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St. Joseph Statue

This is an inspiring and impressive statue of Saint Joseph holding Baby Jesus in his arms. Their faces are comely with fine details. The colors are soft, mellow, and beautiful.

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A Father to Us All

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By Chris Sparks (Mar 19, 2014)
One Christmas, my cousin Erin asked me, "St. Joseph wasn't Jesus' biological father. How could Jesus really be part of that genealogy in Matthew's Gospel?"

I'd been getting the same question from other family members the year before around Christmas time, and hadn't really answered it to anyone's satisfaction. I'd pointed out that, in ancient times, people entered families all the time through covenants (and still do through marriage), that adoption in first century Judaism was enough to establish a blood relationship, even if people weren't related biologically. Finally, I'd said, "It just doesn't matter. It's just not an issue in Scriptural interpretation!" But nobody was satisfied.

I'd had time to think since that first round of questions, though, and now I had an answer for her.

We have a cousin, Dan, who's adopted — but honestly, I don't think anyone ever really thinks about that. He's cousin Dan, just as much a part of the family as anyone else. Heck, I don't think a lot of us even knew he was adopted for years, and then when we found out, we'd just shrug it off. So I said, "Is Dan a Doumit?"

Immediately, Erin looked offended. "Of course he is!"

Then her expression changed completely. "Oh."

Joseph — whose feast day we celebrate March 19 — is truly the father of Jesus, even though he's a stepfather and not a biological father. First and foremost, Jesus is the divine Son of God the Father. Then Jesus is the biological son of Mary, and of Mary alone. Finally, Jesus is Joseph's adopted son. All of those relationships are solid, eternal realities. Jesus will be Joseph's son to the end of time and into eternity, now and forever and ever, amen. And Jesus will eternally owe Joseph the honor God's own law requires we give to our fathers and mothers.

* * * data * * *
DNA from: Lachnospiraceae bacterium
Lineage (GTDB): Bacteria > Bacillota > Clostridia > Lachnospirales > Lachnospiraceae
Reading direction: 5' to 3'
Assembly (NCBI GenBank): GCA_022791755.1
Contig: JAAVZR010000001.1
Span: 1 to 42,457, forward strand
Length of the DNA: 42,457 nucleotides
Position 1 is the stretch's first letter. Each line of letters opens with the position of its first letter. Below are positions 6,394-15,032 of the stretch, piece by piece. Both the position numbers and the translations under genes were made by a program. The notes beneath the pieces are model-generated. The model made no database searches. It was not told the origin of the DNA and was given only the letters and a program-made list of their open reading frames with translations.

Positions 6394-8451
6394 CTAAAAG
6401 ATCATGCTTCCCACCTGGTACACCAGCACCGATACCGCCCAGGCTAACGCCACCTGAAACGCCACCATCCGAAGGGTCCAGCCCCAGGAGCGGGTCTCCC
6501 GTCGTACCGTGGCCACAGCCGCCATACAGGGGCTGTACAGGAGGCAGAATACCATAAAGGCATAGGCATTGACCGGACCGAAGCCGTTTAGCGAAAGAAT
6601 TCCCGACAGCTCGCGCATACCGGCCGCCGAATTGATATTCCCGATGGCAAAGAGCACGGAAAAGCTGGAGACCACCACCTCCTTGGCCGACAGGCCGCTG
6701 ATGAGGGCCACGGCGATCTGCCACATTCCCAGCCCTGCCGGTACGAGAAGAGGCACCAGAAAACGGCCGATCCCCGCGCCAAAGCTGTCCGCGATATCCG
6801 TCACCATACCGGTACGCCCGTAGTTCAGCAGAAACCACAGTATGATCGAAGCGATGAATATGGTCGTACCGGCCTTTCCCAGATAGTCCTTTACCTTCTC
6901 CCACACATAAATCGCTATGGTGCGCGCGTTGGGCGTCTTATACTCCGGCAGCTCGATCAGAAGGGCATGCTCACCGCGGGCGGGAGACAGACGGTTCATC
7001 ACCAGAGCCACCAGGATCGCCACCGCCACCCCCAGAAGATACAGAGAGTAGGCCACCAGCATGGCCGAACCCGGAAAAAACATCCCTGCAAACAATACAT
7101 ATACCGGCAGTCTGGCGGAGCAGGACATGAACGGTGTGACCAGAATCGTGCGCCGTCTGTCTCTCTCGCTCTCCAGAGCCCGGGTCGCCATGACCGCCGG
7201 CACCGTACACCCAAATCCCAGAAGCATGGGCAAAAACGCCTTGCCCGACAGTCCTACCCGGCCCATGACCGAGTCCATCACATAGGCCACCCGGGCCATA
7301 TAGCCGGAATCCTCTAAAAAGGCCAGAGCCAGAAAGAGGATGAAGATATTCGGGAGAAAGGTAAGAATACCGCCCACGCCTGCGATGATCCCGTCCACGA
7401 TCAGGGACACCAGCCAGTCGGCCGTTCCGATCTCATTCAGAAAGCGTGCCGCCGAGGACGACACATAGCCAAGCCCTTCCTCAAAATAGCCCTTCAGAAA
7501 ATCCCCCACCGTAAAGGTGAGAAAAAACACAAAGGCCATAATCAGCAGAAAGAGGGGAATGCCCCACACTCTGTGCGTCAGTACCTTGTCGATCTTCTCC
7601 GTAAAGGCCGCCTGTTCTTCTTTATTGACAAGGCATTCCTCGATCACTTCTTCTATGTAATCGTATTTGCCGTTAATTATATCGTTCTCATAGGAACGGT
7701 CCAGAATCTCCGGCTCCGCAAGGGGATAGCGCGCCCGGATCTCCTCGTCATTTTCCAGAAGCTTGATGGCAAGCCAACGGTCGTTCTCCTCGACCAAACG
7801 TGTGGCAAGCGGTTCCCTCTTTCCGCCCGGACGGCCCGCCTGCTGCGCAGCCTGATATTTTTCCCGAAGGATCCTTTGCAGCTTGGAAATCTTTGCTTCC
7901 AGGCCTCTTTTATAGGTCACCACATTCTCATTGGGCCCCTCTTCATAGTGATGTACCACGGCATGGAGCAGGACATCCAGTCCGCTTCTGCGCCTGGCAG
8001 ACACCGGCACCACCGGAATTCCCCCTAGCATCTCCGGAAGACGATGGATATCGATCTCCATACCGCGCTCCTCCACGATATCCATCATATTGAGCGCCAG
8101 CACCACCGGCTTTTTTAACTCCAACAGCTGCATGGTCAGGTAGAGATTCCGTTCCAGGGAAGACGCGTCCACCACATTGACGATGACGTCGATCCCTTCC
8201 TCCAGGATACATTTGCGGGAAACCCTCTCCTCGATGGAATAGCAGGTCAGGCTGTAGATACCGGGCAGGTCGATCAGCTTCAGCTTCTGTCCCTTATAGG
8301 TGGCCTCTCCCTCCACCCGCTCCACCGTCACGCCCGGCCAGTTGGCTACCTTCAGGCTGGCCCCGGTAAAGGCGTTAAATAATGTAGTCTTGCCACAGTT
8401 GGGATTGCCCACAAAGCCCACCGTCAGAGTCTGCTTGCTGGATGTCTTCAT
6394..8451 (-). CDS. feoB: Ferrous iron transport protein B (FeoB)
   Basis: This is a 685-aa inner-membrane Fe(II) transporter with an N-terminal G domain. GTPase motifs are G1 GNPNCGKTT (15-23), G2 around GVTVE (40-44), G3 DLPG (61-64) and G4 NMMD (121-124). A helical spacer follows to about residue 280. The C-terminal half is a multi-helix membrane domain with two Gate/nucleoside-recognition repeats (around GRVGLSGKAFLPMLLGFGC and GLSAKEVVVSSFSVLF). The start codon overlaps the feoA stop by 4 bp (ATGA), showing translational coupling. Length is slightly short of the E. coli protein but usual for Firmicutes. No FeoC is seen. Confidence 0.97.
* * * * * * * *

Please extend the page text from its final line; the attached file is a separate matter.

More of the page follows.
What does it mean to be a father? Saint Joseph knew, and he lived it completely. After all, God almighty could have chosen anyone to wed the Blessed Virgin Mary and become the foster father of God the Son. But He chose St. Joseph. Imagine the responsibility! Joseph had to be an icon of God the Father to God the Son. He had to "take the place" on earth of God the Father to Jesus's humanity. That's a task that would break any man, save the humblest.

He had to love like the Father, and so the Holy Spirit came to his aid. He had to raise Jesus well, to teach Jesus — teach God almighty! — just as any other first century Jewish father would teach a first century Jewish boy. And what happened? Scripture tells us:

He [Jesus] went down with them and came to Nazareth, and was obedient to them; and His mother kept all these things in her heart. And Jesus advanced [in] wisdom and age and favor before God and man. — Lk 2:51-52

Jesus obeyed Joseph and Mary. He grew in wisdom and age and favor before God and man by obeying His earthly parents. What parents they must have been, the Immaculate Virgin and her most chaste spouse, that God could become obedient to them!

So turn to St. Joseph for a father's love and care, for the prayer and the graces you need to live a Christian life. Turn to the foster father of Jesus Christ, a human being like the rest of us, for the same sort of prayerful protection and wise direction he gave God's only begotten Son. Turn to Mary's husband, the just man (Mt 1:19), for help in living the law of God and learning to love the Blessed Virgin Mary as he did.

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Shane - Mar 19, 2014

My mother got me a St. Joseph Novena for my birthday on March 7th. The Novena was from March 10 until today- the 19th. I've been struggling financially and have worked 2 jobs for 10+ years. During the novena my stock account went from $9,850 on the 7th to almost $59,000 today March 19th! God Bless!

John - Apr 5, 2014

I love the article. However, the comment from Shane may be a little misleading. When we ask God for help he always gives us what we need and sometimes gives us what we want. It may not be in our best interest for God to bless us financially. It's often through our struggles and pain that God reveals himself and allows us to grow closer to him. Catholicism is not the "prosperity Gospel" that teaches taht we will always be material blessed if we are living the spiritual good life.